With the number of people dying with no children or relatives on the rise, Germany is facing a potentially lucrative conundrum. The State is proving the only heir for a growing number of deceased persons.
DW reports that in the state of North Rhine-Westphalia, the most populous state of Germany, the ‘fiscal legacies department’ dealt with 96 inheritances in 2001. That had increased to 246 by 2011 and the department expects that the figure could rise to 300 for the first time ever this year.
The court is responsible for overseeing a person’s estate when there is noone else appointed to do so. If the court determines that it is satisfied that there are no heirs, then the state is legally obliged to take responsibility for whatever inheritance there is. This is not always beneficial to the state – ultimately taxpayers – because sometimes inheritances include only dilapidated property which must be dealt with somehow or even debts. However, in other cases, it might include large amounts of money, boats, and expensive property.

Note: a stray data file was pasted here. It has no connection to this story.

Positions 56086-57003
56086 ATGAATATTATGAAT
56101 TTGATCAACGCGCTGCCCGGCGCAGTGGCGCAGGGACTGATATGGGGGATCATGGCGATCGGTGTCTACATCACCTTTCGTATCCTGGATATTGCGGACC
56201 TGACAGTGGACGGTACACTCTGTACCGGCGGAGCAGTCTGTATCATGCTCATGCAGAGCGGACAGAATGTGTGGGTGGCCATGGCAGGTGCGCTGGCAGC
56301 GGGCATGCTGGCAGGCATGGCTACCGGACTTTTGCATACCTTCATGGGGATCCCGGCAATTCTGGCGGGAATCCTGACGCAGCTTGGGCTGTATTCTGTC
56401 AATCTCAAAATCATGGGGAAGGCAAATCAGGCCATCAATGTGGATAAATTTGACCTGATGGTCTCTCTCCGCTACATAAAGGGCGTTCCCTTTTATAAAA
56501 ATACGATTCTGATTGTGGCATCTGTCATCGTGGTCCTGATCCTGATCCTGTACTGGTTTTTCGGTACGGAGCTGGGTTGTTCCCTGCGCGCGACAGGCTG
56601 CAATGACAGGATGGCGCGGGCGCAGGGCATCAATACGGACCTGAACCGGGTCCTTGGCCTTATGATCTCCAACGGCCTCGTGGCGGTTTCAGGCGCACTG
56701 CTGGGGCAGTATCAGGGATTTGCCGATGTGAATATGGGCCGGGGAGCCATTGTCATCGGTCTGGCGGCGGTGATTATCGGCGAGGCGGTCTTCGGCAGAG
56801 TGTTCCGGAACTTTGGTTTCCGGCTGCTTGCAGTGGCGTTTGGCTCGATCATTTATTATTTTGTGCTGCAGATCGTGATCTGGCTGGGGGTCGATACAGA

If this becomes an increasing trend in European countries, could it potentially help taxpayers out of some of their future budget woes? As the baby boomers die, it also seems logical that there will be more of their property for less people. Where once it was split between a number of siblings, now it might only be split between one or two families. Or will there be no inheritance left after supporting the baby boomers through their long retirements funded from a smaller tax base of working age people?
This also leads me to wonder about property prices in general. Once the baby boomers die could it not take some of the pressure of housing markets and cause a drop in house values? I know there are various other factors such as immigration in the mix, but surely with so many baby boomers living in big houses on their own or with only their partner, more large houses will become available eventually. It is interesting to think about the effects this may have.